When my son was born, friends and family embarked on a furious attempt to answer the most important question of all: who does he look like? The kid has his own combination of features, but people would be strongly convinced he looks just like one of us. And on average, these estimations were random! Like any new mom, this prompted me to think about median splits.
In neuroscience, it’s not unusual to take a neural correlate of a continuous variable (such as height), then split the data across the median of this variable, ending up with two groups to compare (short vs. tall people). A forced dichotomisation, like my son’s looks.
Statistically, this is unwise: when we do it, we throw away precious (and precise) continuous data, and introduce noise instead. We work against ourselves, because we decrease the sensitivity of our statistical test and with it our chances of finding an effect. So why do we do it?
I ask this question whenever I come across a median split. People tend to react with a “but, but, but…”, and start offering answers that are so diverse that none of them can be right. The statistical argument is trivial, the people in question are trained to follow their finely honed research instincts, and they generally welcome having their ideas searched for inconsistencies. So what gives with the median split?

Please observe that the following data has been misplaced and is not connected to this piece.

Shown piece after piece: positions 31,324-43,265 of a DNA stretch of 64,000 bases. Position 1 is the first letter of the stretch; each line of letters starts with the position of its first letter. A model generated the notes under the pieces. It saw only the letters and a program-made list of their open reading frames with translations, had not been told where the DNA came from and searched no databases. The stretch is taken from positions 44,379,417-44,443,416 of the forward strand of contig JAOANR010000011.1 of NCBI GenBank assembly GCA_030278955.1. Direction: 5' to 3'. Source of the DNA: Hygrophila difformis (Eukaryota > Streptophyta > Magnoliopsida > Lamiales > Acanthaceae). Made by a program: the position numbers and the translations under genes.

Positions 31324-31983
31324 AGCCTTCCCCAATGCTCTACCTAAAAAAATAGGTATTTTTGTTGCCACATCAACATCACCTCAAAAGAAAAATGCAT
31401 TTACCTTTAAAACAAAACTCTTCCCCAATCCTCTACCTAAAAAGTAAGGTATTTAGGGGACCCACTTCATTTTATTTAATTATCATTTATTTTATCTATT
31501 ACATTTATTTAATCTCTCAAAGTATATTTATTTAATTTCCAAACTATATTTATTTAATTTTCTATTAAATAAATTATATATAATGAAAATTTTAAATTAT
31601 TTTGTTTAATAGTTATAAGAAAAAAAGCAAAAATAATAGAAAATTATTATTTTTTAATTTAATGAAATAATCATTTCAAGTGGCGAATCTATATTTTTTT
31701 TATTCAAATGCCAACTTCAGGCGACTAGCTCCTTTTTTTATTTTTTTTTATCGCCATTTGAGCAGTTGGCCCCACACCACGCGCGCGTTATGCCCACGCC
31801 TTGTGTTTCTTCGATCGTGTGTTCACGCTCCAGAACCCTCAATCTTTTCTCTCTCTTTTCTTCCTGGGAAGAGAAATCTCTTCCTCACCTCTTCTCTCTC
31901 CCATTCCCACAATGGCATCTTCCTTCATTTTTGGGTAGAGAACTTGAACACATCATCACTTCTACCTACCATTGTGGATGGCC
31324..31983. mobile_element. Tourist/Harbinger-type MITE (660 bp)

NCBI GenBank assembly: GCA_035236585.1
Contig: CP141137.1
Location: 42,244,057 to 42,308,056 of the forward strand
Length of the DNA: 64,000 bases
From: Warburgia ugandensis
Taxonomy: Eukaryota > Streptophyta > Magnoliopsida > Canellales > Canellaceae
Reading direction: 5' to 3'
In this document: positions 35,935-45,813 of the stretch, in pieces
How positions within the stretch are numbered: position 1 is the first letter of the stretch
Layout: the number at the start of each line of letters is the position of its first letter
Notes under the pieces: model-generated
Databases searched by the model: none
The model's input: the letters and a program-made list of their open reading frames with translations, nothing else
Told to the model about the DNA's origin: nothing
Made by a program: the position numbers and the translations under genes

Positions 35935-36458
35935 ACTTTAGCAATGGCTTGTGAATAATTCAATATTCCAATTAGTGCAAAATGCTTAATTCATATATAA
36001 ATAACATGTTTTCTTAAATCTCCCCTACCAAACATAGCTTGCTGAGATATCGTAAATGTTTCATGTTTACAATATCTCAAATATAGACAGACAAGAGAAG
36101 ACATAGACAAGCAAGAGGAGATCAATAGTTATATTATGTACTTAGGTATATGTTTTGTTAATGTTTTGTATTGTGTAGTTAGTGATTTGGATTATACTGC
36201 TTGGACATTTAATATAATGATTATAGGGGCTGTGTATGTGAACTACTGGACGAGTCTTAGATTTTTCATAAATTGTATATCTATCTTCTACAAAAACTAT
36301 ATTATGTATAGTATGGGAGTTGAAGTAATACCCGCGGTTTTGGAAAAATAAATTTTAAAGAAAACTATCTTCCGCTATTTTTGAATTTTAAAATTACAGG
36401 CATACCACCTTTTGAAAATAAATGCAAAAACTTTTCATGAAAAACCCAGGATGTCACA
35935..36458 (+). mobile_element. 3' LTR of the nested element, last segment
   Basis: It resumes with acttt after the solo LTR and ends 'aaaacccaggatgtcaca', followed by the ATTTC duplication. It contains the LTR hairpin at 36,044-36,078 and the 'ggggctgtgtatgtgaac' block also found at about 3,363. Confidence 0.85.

My best guess is that what we’re observing here is a trade-off between statistical precision and conceptual clarity. Even though it’s methodologically suboptimal, it feels right at the level of the inferences we are prepared to make. We know that we’re not able to reach down to the level of the individual and draw our conclusions there. We instead compare groups of events or groups of people, and bring new knowledge about the average behaviour of the nervous system or cognitive apparatus. The median split fits this well. Our data sometimes don’t.
Personally, I tend to side with the statistical argument – but there are definite merits to keeping to a consistent framework within one’s decision space. More research theory is needed.
(He looks just like me, of course.)